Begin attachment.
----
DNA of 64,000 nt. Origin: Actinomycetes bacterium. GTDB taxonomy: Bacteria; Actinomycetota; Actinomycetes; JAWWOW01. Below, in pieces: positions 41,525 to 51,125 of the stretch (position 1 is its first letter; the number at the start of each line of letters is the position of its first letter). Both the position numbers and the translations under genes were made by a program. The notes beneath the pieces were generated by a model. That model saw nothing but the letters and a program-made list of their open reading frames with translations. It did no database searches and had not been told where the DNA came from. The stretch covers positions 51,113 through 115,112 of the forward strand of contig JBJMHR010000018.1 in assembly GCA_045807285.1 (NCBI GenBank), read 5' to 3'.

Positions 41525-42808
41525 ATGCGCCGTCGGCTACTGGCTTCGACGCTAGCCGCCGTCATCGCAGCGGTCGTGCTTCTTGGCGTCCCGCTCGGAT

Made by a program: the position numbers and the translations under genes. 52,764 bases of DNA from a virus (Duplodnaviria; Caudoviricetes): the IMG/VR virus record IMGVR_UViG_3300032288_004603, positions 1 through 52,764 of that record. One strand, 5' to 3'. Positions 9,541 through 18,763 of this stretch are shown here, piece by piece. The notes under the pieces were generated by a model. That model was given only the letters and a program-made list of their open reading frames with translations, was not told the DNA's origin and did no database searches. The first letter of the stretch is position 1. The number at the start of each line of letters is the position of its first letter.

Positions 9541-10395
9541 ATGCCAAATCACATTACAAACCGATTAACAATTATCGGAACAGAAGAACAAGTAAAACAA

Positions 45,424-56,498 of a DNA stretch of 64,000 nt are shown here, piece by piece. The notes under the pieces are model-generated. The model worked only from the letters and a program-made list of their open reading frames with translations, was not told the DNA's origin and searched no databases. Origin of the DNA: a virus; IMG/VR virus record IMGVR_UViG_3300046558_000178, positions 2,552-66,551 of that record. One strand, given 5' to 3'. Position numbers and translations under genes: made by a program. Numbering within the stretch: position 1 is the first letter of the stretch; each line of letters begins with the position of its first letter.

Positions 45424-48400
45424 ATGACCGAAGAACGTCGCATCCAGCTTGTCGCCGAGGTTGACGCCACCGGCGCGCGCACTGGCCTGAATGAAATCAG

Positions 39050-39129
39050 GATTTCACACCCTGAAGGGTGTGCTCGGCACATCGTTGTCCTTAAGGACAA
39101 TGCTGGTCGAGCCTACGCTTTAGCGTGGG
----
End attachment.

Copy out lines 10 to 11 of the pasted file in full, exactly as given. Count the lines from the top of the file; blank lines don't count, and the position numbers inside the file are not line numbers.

Positions 39050-39129
39050 GATTTCACACCCTGAAGGGTGTGCTCGGCACATCGTTGTCCTTAAGGACAA